When you think of the concept of “health”, what comes to mind? Eating all your vegetables? Bathing yourself in hand sanitizer? Hitting the gym for some sick gains, bro? Sure, all of those things can definitely help you live a healthier life, but there’s way more to health than just having a healthy body.
Here at OneLife, we’re firm believers in whole person health. What’s that, you ask? Elementary, my dear Watson. Whole Person Health is the concept of wellness in every dimension of a person’s life because, you know, humans are multi-dimensional beings. You’re more than just a physical body existing in space, but rather, you’re a complex combination of physical, intellectual, emotional, social, spiritual, and financial dimensions which fit together to make you you.
In order to be healthy in the fullest sense of the word, you must focus on building healthy habits in all six of these areas.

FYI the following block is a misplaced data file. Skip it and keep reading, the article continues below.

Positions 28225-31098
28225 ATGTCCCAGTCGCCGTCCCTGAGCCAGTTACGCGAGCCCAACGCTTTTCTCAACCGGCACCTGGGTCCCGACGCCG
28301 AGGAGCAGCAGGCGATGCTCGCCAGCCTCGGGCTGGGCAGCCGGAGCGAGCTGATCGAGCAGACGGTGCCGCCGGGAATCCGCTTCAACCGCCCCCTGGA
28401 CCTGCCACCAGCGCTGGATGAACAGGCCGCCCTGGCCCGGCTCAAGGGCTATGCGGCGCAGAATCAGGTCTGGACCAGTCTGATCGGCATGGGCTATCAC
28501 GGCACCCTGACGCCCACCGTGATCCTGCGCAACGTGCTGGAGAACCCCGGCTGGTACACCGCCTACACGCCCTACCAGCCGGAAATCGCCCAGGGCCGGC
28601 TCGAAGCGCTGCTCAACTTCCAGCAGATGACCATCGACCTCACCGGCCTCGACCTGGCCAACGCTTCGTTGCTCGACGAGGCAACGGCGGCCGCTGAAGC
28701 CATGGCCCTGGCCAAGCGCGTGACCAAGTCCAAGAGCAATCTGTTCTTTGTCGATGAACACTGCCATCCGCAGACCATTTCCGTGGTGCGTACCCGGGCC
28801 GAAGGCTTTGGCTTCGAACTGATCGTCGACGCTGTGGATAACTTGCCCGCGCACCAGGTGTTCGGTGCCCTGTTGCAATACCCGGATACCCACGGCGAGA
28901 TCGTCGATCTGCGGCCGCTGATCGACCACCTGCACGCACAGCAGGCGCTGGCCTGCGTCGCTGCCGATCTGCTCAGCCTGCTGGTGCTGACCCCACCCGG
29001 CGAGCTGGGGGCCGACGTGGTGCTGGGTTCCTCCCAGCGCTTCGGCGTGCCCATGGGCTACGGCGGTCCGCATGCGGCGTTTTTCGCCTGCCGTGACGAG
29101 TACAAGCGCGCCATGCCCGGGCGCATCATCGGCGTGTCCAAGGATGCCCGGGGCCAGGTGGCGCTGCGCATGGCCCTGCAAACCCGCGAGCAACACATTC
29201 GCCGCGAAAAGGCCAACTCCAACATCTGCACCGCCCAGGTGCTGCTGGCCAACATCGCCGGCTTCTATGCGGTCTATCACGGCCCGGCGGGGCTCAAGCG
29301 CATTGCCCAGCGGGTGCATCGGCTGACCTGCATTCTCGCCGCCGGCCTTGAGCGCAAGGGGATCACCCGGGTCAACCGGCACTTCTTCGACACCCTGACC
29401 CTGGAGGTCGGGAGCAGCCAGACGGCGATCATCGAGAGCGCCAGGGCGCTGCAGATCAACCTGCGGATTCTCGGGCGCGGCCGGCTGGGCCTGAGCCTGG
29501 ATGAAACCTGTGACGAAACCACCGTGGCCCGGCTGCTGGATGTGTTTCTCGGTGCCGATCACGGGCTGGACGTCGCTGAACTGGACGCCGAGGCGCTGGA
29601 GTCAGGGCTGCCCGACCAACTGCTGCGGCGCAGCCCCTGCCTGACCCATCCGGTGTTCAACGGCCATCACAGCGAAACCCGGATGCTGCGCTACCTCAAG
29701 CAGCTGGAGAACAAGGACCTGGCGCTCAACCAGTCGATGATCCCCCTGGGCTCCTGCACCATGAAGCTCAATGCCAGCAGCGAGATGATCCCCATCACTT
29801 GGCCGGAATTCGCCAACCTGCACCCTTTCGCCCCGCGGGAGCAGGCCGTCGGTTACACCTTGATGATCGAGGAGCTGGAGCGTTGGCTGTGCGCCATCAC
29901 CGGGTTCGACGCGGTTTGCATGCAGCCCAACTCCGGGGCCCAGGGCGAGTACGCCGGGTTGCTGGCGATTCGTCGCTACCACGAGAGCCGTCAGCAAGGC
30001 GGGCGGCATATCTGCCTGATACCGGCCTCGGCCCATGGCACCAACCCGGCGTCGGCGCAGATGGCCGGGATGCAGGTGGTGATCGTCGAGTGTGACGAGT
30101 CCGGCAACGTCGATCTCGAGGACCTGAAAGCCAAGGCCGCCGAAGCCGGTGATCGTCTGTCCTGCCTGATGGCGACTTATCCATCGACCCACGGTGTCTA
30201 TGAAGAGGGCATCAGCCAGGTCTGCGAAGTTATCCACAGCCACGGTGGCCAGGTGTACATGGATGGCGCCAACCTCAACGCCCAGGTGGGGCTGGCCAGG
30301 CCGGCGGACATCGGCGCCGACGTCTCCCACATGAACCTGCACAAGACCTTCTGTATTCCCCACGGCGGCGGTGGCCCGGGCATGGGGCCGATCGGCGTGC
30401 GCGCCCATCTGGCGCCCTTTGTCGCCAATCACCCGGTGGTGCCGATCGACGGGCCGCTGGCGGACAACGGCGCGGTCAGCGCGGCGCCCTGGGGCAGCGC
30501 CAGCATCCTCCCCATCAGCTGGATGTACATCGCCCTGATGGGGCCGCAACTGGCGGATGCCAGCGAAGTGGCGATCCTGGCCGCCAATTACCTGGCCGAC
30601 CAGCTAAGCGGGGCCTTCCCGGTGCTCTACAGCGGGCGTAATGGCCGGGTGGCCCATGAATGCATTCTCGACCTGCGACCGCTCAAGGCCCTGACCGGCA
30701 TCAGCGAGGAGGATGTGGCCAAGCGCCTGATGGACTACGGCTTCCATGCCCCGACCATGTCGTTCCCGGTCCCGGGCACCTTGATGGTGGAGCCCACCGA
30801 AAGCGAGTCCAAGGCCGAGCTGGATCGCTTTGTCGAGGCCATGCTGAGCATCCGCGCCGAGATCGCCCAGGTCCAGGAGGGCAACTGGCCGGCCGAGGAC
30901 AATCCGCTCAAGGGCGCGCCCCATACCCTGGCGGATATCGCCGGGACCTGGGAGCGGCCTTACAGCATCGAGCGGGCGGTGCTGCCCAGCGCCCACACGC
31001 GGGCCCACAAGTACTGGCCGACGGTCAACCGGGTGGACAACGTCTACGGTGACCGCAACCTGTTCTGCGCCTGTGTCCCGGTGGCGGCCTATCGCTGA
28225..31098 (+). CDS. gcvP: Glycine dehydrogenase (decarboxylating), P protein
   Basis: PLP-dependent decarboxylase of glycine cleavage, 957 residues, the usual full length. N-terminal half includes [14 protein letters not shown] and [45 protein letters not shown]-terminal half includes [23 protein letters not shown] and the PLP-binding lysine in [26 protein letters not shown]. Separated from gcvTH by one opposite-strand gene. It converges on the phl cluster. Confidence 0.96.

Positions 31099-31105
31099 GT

In the words of LL Cool J, let’s break it on down. First off, your physical “you.” This dimension is the most obvious because, well, you can see it. Your physical self is easy to define—it’s your body, with all it’s curves and all it’s edges, all it’s perfect imperfections. *ahem* Your physical health is determined by a multitude of internal and external factors, but you can improve your health by exercising, eating right, getting enough rest, practicing good hygiene, and avoiding drugs/alcohol and risky sexual behavior. Next, your intellectual “you.” This refers to your mind—your ability to understand and process information, think cool thoughts, and be creative. You can improve your intellectual health by focusing on academics, reading books, visiting museums, studying new concepts, exploring different cultures, gaining new skills, and being a lifelong learner. Up next, your emotional “you.” Emotional health involves being aware of your emotions and being able to manage and express them in appropriate ways. You can improve your emotional health by cultivating a positive mindset, using healthy strategies to manage stress, building resilience, practicing self-care, and creating a strong support system. This brings us to our next dimension—your social “you.” Social health refers to the ability to relate and connect with other people; it’s all about building and maintaining positive relationships that add value to our and other people’s lives. You can improve your social health by investing in your existing relationships and building new ones, joining in group activities like sports or hobbies, using social media responsibly, developing good communication skills, and treating others with respect and understanding. Next, your spiritual “you.” Spiritual health refers to the beliefs, values, and customs which govern our behavior, help us find meaning in life events, and define our individual purpose. Regardless of whether you believe in a particular religious faith, having a sense of purpose and a personal code of ethics is vital to living a meaningful life. You can improve your spiritual health by practicing mindfulness, understanding your beliefs, grasping family values, seeking your purpose, serving others, and maintaining a grateful attitude. The final dimension is your financial “you.” Financial health involves, you guessed it, dolla dolla bills, y’all. It’s all about your ability to meet your financial needs, prepare for unexpected financial emergencies, and work towards future goals. You can improve your financial health by tracking your spending, making a budget (and sticking to it!), starting a money saving habit, giving to charity, and learning more about personal finance, and getting an education. That’s right...stay in school, kids! These dimensions function together to create your whole person, and while they are all distinctly different, they are interconnected. For instance, intellectual health and physical health are closely tied because your mind (intellectual) is housed in your brain and central nervous system (physical). Social health and emotional health heavily influence each other, as our emotions affect our relationships and our relationships affect our emotions. Even less obvious connections exist, like the way our spiritual health is related to our financial health. The way you approach financial matters—like what you choose to spend our money on, whether you’re more of a spender or a saver, your attitude towards finances in general—is directly influenced by your values. Interesting stuff, huh?